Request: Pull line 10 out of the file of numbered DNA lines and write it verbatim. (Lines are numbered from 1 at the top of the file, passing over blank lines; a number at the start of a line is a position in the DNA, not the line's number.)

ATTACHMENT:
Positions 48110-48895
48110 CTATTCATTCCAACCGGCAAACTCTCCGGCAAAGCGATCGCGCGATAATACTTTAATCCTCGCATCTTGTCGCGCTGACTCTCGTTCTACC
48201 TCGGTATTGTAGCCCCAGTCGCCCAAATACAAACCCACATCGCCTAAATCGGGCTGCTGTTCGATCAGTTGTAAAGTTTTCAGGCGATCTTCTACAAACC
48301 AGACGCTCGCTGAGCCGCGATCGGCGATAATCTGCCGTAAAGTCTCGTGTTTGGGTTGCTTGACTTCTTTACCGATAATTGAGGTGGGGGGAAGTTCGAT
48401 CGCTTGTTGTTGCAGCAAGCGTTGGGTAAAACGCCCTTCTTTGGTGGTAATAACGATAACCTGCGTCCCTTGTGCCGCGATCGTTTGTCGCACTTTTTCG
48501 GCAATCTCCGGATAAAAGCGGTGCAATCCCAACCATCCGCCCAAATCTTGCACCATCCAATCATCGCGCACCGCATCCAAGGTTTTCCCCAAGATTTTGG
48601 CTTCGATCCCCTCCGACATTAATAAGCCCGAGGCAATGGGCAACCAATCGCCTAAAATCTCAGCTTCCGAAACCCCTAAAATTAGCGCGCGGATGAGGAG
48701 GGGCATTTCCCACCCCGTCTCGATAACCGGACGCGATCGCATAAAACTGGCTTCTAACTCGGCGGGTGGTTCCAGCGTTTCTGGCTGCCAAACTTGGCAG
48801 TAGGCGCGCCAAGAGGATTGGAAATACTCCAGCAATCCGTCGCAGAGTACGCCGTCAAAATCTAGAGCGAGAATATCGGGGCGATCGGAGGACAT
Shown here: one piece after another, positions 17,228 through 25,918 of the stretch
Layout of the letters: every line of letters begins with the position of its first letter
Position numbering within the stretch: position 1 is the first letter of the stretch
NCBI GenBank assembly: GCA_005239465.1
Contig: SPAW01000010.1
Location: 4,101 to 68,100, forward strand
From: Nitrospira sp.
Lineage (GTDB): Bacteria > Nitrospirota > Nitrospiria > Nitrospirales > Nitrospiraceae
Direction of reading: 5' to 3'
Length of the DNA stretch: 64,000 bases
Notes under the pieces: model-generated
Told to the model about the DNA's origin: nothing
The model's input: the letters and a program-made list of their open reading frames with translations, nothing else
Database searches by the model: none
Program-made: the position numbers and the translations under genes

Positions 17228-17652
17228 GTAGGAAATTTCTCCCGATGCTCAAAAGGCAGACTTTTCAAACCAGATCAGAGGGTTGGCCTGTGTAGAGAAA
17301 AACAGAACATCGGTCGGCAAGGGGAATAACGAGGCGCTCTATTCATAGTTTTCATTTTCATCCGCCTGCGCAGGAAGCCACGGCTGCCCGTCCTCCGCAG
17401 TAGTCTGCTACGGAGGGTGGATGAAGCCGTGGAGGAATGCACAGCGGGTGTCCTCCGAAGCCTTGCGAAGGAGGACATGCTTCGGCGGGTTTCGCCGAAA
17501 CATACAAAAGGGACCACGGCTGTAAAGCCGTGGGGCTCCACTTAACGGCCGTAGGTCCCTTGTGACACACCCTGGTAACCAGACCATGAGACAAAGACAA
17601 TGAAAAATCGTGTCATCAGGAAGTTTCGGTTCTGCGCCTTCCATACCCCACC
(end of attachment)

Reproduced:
Shown here: one piece after another, positions 17,228 through 25,918 of the stretch